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All things special district and technology related

Why Relying Solely on Facebook can be Problematic

on February 28, 2023 By | Annelise Spargo | 0 Comments | Marketing
Every day we talk to districts across the country that use Facebook as their primary (and often only) online presence.  We get it, Facebook is easy to set up, easy to manage, and easy to share updates. While Facebook can have many benefits, relying solely on a social media platform can create several issues for districts and their constituents. Let's check out 3 things to consider when using Facebook as the primary online presence: 1. Not everyone has a Facebook account. According to a 2021 survey by the Pew Research Center, only 69% of American adults use Facebook, and the number of users is decreasing daily. This means that by relying solely on Facebook, districts are excluding a significant portion of their constituents from accessing important information and updates.  Additionally, even for those who do have a Facebook account, it can be challenging to navigate and find the information they need. Facebook’s algorithm typically prioritizes content based on engagement, which means that important updates from local governments can easily get lost in users’ newsfeeds. This can create a situation where crucial information is missed by residents, leading to confusion and frustration. 2. Facebook is not a reliable source of information. Facebook’s terms of service state that the company cannot guarantee the accuracy of the information shared on its platform. This means that districts run the risk of sharing inaccurate information, which can have serious consequences for their constituents and impact the credibility of the district. Or in a worst-case scenario, one port district in California was shocked to find out that a Facebook page with their name on it was posting about a beer festival. After some investigating, they determined that a resident created a false Facebook page and was posting updates as the district, but the community had no way of knowing that it was a fake account.  3. Relying on Facebook can lead to issues with transparency and accountability. Unlike a government website, which is owned and managed by the government itself, Facebook is a third-party platform. This means that districts have less control over how their information is presented and shared. Additionally, Facebook’s algorithm determines which posts are shown to users, which can create a situation where important updates are not seen by residents. If the community can’t see it, they won’t know you’re doing it. And because Facebook is a social media platform, there is nowhere to reliably share important documents like agendas, minutes, and budgets - all of which are crucial in building trust and credibility with the community.  Instead of relying on Facebook alone, districts should focus on building a robust online presence that includes a website, social media platforms, and other digital channels that are accessible to all community members. Stay tuned for the next iteration of our Facebook series where we cover best practices for using Facebook effectively.  Sources:     1    Perrin, A. (2021, April 7). Social Media Fact Sheet. Pew Research Center.     2    Facebook Terms of Service.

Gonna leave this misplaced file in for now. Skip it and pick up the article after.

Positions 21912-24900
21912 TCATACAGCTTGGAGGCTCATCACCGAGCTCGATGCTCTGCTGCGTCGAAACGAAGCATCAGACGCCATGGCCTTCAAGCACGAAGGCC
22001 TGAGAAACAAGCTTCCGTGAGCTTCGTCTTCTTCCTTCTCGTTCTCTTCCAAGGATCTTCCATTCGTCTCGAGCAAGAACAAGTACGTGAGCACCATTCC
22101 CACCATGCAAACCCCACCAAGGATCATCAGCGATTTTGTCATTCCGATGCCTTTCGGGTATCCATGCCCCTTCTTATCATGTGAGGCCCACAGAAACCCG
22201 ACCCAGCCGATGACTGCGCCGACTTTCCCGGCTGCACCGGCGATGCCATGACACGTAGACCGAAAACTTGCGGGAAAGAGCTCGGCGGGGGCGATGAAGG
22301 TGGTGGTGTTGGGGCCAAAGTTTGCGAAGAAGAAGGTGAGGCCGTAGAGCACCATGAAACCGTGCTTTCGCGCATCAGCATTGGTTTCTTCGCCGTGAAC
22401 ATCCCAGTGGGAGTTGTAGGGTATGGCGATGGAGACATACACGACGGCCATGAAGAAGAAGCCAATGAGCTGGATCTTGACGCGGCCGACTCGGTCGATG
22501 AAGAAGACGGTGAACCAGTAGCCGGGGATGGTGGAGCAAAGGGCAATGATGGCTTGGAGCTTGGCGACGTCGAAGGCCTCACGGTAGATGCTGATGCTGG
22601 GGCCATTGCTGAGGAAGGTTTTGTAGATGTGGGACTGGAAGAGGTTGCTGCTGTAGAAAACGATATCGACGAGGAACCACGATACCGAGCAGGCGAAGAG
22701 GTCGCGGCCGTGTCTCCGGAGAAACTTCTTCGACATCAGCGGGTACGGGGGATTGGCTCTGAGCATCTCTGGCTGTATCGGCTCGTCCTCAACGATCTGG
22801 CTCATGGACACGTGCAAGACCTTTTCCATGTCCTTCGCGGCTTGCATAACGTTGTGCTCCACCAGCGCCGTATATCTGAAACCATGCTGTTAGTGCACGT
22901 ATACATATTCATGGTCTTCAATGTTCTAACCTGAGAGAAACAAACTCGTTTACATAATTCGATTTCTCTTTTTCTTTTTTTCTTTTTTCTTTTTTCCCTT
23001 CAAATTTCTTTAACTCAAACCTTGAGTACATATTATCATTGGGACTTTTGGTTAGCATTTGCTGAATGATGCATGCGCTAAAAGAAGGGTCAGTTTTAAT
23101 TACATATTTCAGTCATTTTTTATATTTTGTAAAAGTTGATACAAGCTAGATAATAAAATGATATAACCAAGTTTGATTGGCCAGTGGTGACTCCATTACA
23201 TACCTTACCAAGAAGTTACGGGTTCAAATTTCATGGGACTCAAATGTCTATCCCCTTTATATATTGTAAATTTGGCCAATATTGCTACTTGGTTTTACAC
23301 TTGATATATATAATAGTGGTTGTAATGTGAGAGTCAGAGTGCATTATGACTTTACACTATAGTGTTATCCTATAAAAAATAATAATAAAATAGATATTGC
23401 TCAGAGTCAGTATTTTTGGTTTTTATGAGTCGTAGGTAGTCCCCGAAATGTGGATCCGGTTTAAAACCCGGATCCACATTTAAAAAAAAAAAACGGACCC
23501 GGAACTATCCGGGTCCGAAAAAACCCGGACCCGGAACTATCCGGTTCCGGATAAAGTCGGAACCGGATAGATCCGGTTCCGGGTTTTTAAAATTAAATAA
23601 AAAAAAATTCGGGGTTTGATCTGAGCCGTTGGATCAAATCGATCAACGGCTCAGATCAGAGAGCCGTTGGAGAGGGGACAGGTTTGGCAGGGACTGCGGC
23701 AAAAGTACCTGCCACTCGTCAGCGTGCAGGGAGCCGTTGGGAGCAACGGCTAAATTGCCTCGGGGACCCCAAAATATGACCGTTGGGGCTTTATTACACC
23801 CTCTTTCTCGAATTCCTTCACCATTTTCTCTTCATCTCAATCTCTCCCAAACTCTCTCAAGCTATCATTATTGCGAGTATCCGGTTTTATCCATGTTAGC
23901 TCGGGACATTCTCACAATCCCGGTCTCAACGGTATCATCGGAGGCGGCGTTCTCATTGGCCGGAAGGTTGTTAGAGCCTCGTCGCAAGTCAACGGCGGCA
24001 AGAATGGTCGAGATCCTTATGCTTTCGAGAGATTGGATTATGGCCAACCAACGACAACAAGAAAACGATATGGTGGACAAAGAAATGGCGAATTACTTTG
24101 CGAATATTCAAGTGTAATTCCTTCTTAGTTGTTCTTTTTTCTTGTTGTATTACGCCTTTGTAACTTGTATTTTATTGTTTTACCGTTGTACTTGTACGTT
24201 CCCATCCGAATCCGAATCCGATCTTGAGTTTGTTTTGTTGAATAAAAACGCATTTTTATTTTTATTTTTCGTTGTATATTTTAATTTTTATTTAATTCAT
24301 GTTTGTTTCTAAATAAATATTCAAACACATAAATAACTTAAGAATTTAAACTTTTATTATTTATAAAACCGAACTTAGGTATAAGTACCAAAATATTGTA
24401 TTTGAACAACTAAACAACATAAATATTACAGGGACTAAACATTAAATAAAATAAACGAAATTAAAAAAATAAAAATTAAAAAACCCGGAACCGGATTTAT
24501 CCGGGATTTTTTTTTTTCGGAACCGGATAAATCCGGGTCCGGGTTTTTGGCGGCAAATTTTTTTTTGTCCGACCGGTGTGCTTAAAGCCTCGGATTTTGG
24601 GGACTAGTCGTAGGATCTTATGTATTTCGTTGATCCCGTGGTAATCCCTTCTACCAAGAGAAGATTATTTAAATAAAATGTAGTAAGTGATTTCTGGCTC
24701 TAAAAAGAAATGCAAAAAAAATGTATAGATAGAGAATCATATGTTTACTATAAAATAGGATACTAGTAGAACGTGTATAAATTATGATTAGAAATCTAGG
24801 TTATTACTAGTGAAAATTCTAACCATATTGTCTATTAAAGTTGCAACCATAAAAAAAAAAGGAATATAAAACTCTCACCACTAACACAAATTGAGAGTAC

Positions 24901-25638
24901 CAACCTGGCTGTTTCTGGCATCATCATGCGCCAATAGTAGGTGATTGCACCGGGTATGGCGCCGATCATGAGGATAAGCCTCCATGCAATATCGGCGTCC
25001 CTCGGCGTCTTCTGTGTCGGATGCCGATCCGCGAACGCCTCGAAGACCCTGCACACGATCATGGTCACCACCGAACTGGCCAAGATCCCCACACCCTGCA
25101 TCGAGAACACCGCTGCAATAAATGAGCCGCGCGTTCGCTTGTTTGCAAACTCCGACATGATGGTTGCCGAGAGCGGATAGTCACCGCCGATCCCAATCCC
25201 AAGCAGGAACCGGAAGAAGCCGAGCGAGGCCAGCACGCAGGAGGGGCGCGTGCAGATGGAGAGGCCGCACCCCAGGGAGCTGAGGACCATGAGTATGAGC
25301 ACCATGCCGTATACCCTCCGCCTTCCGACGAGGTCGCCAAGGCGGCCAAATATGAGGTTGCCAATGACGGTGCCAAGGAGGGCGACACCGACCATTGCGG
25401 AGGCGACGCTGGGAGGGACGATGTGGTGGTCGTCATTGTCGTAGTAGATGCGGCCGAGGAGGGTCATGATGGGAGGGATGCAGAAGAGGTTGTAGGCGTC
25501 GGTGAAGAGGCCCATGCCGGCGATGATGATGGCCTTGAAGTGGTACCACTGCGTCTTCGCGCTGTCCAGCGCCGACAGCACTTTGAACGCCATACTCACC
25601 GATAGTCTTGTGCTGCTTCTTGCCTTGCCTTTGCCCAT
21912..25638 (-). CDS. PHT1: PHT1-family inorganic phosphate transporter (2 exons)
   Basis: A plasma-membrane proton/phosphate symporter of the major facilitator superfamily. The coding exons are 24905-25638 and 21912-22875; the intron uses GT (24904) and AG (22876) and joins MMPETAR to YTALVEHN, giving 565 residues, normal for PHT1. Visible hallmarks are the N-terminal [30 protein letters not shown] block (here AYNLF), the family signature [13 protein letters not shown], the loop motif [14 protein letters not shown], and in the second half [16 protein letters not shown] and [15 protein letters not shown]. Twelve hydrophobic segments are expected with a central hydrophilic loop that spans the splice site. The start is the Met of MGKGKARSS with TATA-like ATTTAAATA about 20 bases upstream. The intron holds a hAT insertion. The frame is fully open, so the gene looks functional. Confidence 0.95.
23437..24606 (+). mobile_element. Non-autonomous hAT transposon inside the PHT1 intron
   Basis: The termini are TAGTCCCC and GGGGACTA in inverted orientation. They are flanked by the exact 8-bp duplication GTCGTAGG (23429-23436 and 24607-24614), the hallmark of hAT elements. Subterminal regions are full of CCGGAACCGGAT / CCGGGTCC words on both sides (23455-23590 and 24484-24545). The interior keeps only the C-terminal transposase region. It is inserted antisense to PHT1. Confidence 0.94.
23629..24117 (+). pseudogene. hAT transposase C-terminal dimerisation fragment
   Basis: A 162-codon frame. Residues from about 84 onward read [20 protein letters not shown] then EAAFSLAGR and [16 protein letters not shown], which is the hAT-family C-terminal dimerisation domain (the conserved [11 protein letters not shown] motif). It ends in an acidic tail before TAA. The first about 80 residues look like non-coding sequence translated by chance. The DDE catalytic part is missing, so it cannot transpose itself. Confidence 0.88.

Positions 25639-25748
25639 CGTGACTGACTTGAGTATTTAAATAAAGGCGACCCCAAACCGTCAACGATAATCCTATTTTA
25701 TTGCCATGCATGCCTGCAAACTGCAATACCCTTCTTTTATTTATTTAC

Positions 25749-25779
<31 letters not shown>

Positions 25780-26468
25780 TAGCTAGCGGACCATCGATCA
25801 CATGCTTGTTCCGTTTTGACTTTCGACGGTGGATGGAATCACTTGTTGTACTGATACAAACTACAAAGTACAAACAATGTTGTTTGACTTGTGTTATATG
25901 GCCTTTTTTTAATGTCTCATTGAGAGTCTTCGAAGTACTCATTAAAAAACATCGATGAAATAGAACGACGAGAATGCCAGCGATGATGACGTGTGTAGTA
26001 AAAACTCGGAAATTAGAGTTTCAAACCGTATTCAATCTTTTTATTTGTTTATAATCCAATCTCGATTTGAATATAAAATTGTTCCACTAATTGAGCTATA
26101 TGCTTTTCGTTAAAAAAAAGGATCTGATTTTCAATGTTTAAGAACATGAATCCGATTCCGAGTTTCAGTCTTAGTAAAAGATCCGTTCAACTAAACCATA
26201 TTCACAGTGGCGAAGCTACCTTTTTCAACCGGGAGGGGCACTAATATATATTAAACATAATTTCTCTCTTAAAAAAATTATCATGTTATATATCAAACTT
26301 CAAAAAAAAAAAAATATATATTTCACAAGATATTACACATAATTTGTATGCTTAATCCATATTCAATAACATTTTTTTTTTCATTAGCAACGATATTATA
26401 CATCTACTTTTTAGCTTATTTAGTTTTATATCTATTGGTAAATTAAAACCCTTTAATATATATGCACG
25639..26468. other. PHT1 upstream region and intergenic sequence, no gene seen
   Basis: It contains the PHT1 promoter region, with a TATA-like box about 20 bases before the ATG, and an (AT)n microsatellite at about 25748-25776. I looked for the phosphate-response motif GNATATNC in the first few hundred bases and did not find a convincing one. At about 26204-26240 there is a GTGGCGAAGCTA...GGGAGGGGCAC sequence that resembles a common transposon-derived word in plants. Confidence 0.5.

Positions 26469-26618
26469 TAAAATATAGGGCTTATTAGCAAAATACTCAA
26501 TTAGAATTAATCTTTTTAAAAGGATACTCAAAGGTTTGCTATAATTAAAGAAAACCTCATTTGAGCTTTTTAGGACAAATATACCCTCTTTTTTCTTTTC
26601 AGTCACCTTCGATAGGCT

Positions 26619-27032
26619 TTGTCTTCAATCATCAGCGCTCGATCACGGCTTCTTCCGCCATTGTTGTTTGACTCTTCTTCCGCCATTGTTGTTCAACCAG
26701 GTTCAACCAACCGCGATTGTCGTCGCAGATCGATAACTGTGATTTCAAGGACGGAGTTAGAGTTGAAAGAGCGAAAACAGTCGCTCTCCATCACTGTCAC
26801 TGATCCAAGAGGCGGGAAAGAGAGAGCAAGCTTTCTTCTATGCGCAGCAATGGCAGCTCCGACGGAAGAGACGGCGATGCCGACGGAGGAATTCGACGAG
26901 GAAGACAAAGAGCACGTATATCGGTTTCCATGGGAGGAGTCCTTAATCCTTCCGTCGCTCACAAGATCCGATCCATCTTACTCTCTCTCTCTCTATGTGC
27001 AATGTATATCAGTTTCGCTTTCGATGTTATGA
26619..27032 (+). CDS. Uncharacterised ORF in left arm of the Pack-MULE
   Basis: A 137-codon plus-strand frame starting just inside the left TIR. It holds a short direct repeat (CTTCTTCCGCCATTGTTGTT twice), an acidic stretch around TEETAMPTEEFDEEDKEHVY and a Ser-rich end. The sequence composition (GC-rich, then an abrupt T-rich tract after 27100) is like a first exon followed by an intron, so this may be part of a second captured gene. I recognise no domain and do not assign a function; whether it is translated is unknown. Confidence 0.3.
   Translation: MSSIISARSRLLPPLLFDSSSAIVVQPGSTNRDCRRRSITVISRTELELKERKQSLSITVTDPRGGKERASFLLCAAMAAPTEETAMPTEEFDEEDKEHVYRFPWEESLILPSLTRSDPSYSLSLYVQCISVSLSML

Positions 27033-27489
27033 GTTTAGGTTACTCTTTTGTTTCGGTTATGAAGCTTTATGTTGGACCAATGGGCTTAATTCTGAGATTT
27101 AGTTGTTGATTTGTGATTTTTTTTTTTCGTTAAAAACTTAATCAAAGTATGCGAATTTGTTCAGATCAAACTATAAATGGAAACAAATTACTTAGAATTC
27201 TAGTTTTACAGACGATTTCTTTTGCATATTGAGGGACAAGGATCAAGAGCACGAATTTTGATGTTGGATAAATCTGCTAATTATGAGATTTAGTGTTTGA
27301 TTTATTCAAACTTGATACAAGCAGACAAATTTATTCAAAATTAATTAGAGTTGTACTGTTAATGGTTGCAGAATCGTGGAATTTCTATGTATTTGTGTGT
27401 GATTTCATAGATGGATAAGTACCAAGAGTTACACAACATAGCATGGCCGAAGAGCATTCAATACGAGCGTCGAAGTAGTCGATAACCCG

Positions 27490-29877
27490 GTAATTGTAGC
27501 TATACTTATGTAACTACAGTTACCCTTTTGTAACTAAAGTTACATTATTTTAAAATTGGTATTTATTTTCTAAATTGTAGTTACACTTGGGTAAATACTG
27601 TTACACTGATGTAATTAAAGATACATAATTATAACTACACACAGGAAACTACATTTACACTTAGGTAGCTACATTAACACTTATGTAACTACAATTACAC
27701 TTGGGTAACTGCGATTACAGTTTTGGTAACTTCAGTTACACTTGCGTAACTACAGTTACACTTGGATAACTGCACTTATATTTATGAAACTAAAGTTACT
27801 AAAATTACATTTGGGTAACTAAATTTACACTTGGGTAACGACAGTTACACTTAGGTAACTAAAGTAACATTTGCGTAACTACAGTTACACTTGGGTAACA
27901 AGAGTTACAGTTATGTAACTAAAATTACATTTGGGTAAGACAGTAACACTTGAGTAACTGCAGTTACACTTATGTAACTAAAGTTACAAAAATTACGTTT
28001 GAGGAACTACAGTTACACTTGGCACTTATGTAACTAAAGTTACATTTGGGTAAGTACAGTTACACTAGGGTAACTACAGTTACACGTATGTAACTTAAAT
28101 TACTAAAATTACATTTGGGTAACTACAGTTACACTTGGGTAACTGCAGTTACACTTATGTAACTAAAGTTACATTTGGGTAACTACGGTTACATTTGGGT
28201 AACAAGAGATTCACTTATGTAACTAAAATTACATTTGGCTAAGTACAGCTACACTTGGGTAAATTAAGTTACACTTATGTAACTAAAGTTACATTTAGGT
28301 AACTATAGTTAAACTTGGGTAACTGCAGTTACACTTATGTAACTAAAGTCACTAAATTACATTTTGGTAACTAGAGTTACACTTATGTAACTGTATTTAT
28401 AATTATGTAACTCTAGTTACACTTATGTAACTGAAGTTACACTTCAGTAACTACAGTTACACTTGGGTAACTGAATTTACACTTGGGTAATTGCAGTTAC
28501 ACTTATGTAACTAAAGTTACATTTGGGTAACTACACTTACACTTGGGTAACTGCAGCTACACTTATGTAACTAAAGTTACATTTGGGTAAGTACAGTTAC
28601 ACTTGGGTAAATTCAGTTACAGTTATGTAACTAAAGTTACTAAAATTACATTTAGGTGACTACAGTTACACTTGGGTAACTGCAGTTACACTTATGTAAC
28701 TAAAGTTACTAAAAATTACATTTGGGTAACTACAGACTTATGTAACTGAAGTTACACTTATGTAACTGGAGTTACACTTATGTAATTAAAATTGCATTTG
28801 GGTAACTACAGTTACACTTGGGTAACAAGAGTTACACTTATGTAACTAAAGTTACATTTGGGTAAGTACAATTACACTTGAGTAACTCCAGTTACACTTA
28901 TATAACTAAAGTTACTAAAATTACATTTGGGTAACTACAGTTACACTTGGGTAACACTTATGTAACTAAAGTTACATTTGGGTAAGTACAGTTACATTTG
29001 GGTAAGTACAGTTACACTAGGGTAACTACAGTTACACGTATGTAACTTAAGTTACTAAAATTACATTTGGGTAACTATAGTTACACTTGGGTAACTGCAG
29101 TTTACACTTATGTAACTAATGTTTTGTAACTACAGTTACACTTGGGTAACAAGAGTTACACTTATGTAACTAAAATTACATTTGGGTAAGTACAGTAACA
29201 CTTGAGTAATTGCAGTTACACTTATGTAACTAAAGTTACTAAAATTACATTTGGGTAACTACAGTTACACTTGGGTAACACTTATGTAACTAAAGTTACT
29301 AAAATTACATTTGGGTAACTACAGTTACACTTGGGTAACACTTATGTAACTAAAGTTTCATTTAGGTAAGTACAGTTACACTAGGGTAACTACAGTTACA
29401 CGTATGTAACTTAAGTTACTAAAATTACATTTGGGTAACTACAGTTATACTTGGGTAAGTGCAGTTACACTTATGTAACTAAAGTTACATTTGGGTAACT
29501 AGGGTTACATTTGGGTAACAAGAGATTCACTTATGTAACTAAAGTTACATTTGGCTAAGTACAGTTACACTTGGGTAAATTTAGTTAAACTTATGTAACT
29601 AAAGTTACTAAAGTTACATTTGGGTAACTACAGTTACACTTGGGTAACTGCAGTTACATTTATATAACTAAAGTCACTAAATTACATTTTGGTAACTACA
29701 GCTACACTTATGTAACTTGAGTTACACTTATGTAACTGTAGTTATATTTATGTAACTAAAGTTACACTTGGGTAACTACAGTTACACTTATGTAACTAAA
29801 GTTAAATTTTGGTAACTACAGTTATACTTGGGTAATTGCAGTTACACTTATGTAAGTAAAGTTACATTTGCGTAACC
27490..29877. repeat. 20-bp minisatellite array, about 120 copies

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How this district’s newsletter went from bust to boom

on June 9, 2022 By | Annelise Spargo | 0 Comments | Marketing
We’ve heard from a lot of districts that using email to better communicate with the community is a priority, but they just don’t know where to get started. How do you find email addresses and what do you include in the email?